Everybody has times when they feel stressed out at work. Looming deadlines, working on a sprint or a day spent undoing a costly error. We all have a unique version of what stresses us out, and no two people handle stress the same way. There are, however, some practical ways to relieve stress functionally in your workday that can also improve your productivity.
When you spend all day in front of the screen, it can be challenging to get comfortable or stay comfortable in that position. Readjusting your posture at work can have significant benefits to your productivity, as well as your health. With a myriad of benefits ranging from decreased absences from work to reduced symptoms in those suffering from depression, this small fix can make a massive difference. Taking breaks from your screen is also really important. Many people eat their lunch and have their coffees at their desk and don’t take the necessary time to give themselves a fresh perspective on their problem.
Tools of the trade:
Physical activity has multiple benefits for the body and the mind. It also is hugely beneficial for companies profits. On workout days, participants’ scores were 21% higher for concentration on work, 22% higher for finishing their work on time, 25% higher for working without unscheduled breaks, and an incredible 41% for feeling motivated to work. “The survey also found that 41 per cent of employees feel burned out from working long days, and 55 per cent don’t feel they can leave their desk to take a break. However, the survey revealed that breaks could help, with respondents indicating regular breaks would improve work and personal happiness (59 per cent and 43 per cent respectively) and health (37 per cent)”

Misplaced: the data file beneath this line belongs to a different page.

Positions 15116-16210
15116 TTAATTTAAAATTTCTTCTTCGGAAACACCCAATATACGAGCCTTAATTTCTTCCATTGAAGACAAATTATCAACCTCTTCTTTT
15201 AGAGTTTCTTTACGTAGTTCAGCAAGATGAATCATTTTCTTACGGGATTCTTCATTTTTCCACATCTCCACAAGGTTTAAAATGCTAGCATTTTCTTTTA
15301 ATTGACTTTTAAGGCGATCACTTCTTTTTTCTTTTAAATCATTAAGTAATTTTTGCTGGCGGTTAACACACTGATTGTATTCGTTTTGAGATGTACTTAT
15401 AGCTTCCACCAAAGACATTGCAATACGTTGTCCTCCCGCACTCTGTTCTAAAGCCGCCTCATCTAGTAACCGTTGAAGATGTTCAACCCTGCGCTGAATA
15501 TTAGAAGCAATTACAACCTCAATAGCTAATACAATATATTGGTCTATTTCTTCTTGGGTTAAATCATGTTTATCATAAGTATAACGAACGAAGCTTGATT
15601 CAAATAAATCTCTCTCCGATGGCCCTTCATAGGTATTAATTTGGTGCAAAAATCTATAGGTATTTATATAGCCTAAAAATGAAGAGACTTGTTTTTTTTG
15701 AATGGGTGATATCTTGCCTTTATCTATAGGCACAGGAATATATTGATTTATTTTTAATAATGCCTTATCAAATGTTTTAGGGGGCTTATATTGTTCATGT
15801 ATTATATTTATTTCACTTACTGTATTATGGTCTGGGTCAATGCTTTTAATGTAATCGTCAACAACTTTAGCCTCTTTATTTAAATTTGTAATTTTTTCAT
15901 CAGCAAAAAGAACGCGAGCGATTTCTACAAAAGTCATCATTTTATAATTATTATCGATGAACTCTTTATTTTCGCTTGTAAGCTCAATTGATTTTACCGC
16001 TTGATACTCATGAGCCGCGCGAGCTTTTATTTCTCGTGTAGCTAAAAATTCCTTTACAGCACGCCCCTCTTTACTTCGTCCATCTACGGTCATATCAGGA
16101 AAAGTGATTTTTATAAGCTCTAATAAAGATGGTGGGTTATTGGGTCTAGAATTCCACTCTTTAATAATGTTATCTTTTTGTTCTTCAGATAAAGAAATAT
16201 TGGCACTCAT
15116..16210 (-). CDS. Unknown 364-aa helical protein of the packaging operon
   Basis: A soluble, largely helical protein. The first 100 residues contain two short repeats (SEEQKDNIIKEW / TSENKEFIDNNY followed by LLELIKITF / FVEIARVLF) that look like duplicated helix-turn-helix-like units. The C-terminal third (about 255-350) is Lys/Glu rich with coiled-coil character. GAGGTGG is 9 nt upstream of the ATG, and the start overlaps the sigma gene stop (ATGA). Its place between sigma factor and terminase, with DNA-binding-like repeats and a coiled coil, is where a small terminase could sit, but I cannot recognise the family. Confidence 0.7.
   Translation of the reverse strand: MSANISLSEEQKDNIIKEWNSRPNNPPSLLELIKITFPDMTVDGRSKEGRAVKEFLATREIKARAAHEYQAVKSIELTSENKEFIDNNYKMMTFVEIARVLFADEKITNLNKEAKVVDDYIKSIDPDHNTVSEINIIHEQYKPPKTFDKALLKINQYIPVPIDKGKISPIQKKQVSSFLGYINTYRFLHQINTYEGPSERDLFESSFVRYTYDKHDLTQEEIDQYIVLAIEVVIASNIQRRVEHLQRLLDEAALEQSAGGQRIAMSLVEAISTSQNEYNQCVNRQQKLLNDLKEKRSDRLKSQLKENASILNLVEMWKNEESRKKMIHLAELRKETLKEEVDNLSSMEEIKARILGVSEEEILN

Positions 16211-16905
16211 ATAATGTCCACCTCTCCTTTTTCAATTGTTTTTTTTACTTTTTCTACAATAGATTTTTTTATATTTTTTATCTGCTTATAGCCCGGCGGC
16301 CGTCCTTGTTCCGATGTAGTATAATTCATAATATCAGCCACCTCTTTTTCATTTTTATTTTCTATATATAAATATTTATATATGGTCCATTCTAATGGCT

The idea that if we push through a hard day to meet deadlines is unfortunately not compatible with the research done on workplace productivity. We may still lock into the idea that an eight hour day is the most productive framework provided for employers and employees. The problem is that the productivity of your workforce is essentially 3 hours a day per employee. That is not because your employees are terrible, or ineffective at their work, but rather the fact that if you do not encourage your employees to optimise themselves for the day ahead. Encourage staff instead of multitasking to use the chunk method.
Multitasking was once heralded as a fantastic way to maximise one’s time and get more done in a day. Then people started realising that when they had a phone in their ear and were making calculations at the same time, their speed and accuracy suffered. There is a certain kind of frazzled feeling that comes from splitting one’s focus that doesn’t work well for most people. Rather than multitasking, try a new strategy known as chunking.